Plantsing My Way Through Books

Some people plot, meaning they plan their novels before they write them (also called outlining). On the other hand, some people (like me), don’t. We pants (meaning someone who ‘flies by the seat of their pants’) and have no plan at all, or at least not to the same degree as a plotter. This is also called discovery writing, (which is what I used to call it long before I heard of the pantsing term).

So I don’t plot. Or well I do. I don’t make an outline though. Or well kind of. I make an overview. One single document, detailing the basic plot, some of the characters, what’s going to happen and maybe why. This document might have notes to myself, ideas about names for characters, or big underlined warnings (DON’T DO THIS!). I hesitate to call it an outline because I don’t really use it when I write. It just an overview I create before I start pantsing. When I’m ready for the story, I’ve been adding so many bits and pieces to my overview that I know where to take it in a sense – even though I don’t.

If I get stuck, and I mean really stuck, I’ll have a look at the overview. Try and figure out what I was thinking, where I was going with something. It doesn’t always help, so most of the time I just pants myself out of it.

I should mention that even though I pants, I have plans to outline a future novel. Like properly outline, and I’ve been looking at the snowflake method. But I haven’t tried it yet, not properly.

The great thing about my overview approach is that I can slowly build a pretty huge “outline” for a future book. I currently have 24 books planned, and I intend to write them all in order, (even though I’ve already written a first draft for no. 14). So whenever I get a new idea that could suit one of the stories, I write it down in my phone, take it home, and fill in the relevant overview. When I eventually get around to starting that particular story, I’ll have a big stack of ideas and plans for it ready to go.

In one sense, I’ll automatically become more and more of a plotter. Because the books I write first will have less time to stew compared to those coming after, the later books will be more outlined and the first ones will be more pantsed. (Yes, it’s a word.)

I’m looking forward to see what this will do to my writing. I know that I’m very excited to write some of the books that have begun to accumulate lots of ideas, so as far as I know, this method works well for me.

5 thoughts on “Plantsing My Way Through Books

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  1. I just tried this technique myself. I wrote a 2-page overview. I am hoping this will help me stay on track. I have written short stories and never used an outline. Writing a novel is a bit more challenging.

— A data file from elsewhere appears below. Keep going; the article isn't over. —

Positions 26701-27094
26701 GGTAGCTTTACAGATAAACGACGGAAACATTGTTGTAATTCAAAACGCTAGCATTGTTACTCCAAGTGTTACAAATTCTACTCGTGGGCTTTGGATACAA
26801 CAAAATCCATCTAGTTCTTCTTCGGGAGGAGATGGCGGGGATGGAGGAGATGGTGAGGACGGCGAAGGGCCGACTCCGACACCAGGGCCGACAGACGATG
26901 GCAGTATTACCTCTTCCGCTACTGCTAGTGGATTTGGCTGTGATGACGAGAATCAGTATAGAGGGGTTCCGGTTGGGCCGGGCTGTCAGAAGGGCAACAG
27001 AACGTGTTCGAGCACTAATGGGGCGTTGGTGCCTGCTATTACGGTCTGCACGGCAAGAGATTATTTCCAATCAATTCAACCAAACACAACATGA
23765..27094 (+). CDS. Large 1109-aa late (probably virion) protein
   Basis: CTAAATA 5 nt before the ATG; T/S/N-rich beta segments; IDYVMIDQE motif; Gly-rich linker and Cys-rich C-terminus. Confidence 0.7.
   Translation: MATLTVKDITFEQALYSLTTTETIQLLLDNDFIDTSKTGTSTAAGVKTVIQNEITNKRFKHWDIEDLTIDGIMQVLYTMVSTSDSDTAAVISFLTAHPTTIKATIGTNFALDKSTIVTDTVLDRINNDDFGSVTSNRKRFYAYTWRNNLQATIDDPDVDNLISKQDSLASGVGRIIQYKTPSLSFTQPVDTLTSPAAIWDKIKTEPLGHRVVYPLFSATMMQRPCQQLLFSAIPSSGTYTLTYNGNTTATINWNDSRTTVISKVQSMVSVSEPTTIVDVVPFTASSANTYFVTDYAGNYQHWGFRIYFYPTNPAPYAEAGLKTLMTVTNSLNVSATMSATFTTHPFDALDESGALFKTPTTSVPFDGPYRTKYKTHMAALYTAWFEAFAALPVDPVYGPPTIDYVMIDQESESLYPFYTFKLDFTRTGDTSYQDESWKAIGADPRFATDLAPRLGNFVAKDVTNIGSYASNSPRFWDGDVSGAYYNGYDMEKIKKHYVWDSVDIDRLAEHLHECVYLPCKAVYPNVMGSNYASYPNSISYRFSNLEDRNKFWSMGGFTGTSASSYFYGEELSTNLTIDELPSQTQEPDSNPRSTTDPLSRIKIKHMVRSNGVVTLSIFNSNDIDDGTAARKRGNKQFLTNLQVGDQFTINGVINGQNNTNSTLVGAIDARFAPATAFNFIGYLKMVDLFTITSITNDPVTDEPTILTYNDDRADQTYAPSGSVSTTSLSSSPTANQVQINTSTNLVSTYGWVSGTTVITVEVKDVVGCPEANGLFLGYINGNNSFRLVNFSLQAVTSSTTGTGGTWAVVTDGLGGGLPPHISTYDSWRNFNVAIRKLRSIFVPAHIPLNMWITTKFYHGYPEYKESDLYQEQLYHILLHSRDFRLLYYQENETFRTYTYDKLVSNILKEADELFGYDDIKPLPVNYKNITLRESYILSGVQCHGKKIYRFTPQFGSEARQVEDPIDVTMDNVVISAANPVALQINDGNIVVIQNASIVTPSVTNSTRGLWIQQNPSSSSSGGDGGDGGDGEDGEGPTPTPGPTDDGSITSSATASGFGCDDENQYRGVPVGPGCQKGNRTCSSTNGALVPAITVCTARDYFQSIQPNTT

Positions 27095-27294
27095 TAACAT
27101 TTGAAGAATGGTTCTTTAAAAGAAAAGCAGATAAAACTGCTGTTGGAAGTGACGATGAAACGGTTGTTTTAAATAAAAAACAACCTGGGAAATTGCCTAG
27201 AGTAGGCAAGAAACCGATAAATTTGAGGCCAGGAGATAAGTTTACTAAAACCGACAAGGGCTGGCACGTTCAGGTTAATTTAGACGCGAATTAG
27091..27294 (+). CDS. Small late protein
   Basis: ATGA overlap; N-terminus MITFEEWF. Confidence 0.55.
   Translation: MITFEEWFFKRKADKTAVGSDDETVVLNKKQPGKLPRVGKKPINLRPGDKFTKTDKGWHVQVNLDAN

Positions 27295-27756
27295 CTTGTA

Liked by 1 person

  2. Reblogged this on litaenterprise and commented:
    Another great article, Trey. 🙂

    I’ve tried The Snowflake Method. For me, it works for short story writing, but when I came to writing my first novel (now first drafting) I found the environment too confining. Now, I write straight into Scrivener, then export each scene or scene fragment into iAWriter to print and file.

    Similar to your current method, I have an overview of the story in a notebook. While I’m typing into Scrivener, I have the notebook handy to jot down anything that suggests itself for edits and/or additions in past and upcoming scenes. I don’t edit as I go along. I’m leaving that joy (hahaha) for the first revisions.

    Liked by 1 person

  3. Stephen King does it your way, too. As did I for my first two books, but for my third, which has 4 POV characters (the first book had 1, the second had 2), I have to be more careful and have made a loose outline (which seems to change quite a bit as I go through it). I even made a “visual” outline (where I have colored lines illustrating how the characters interact chronologically through the book, as they are often in different locations).

    Also, the first two books were too long, particularly the first one. I think outlining and keeping track of the word counts better is helping me to keep from getting too wordy with the first draft. If I recall, the first book was up somewhere around 300K words! Second was around a more manageable 245K. I’m aiming for around 110K for book 3. So far I’m inching higher as I go, though.

    Liked by 1 person

  4. I like your overview approach, Trey.

    I’m a pantser, but I keep a file of dates for every event in my WIP just in case I decide to write further books in the series. No point in annoying readers by having a protagonist who is portrayed as six years old when her grandma dies, and then including backstory in a subsequent novel about her being thirteen when she loses Gramamma.

    Liked by 1 person

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